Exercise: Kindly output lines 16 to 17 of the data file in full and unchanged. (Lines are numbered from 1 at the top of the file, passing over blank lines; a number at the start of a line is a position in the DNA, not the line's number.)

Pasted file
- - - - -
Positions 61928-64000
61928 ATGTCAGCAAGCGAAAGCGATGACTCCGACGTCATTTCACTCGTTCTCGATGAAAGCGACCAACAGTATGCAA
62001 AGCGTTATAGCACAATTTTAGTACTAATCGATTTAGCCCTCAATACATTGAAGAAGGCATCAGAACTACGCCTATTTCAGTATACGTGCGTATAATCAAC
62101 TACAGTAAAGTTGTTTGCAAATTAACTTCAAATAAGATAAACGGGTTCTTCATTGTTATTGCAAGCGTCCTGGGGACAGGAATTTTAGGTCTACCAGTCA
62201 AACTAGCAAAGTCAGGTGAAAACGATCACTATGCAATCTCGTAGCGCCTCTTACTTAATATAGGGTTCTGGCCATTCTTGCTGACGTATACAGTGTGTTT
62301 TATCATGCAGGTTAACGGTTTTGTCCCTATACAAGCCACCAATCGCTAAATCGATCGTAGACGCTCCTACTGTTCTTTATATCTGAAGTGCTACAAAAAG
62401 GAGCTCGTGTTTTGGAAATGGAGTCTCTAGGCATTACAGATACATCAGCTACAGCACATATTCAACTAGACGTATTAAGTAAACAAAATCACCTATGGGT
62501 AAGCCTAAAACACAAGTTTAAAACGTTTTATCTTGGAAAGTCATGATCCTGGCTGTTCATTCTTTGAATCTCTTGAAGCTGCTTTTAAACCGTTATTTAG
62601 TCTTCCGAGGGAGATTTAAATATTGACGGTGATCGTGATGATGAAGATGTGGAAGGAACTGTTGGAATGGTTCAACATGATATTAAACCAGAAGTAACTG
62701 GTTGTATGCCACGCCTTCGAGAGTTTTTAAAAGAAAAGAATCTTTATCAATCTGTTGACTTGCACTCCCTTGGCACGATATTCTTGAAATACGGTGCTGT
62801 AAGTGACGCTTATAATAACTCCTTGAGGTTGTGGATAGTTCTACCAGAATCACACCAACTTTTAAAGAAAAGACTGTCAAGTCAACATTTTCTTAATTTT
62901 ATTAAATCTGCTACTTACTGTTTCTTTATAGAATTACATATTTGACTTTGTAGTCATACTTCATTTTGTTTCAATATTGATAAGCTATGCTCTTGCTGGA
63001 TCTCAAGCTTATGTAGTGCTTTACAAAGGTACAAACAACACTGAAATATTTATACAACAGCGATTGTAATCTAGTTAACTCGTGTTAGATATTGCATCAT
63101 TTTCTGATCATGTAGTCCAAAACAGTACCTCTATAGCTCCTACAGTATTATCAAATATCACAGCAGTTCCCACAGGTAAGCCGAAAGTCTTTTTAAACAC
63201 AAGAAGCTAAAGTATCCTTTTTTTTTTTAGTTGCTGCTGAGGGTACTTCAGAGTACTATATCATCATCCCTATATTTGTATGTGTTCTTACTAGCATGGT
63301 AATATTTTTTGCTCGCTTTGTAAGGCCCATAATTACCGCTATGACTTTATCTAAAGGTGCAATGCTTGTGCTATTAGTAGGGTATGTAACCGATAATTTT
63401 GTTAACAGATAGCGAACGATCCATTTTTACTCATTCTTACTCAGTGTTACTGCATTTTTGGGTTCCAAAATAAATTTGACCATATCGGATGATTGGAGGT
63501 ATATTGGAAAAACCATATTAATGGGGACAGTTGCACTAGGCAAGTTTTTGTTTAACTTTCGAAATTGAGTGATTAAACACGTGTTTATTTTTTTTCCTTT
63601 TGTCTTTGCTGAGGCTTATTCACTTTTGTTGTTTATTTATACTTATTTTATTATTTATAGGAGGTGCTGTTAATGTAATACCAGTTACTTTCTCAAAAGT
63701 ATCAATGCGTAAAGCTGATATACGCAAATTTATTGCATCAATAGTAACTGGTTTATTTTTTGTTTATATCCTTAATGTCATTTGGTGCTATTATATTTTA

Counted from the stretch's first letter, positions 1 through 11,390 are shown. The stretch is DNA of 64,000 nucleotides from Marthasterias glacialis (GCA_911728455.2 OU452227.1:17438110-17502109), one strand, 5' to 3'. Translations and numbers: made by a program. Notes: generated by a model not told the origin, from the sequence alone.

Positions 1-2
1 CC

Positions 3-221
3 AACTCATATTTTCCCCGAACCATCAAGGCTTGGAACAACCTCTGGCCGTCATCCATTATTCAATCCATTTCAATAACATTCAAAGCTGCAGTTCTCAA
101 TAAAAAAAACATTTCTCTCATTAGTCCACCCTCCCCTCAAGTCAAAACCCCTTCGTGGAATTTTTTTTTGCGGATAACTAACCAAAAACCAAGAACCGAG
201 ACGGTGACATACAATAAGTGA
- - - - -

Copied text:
63301 AATATTTTTTGCTCGCTTTGTAAGGCCCATAATTACCGCTATGACTTTATCTAAAGGTGCAATGCTTGTGCTATTAGTAGGGTATGTAACCGATAATTTT
63401 GTTAACAGATAGCGAACGATCCATTTTTACTCATTCTTACTCAGTGTTACTGCATTTTTGGGTTCCAAAATAAATTTGACCATATCGGATGATTGGAGGT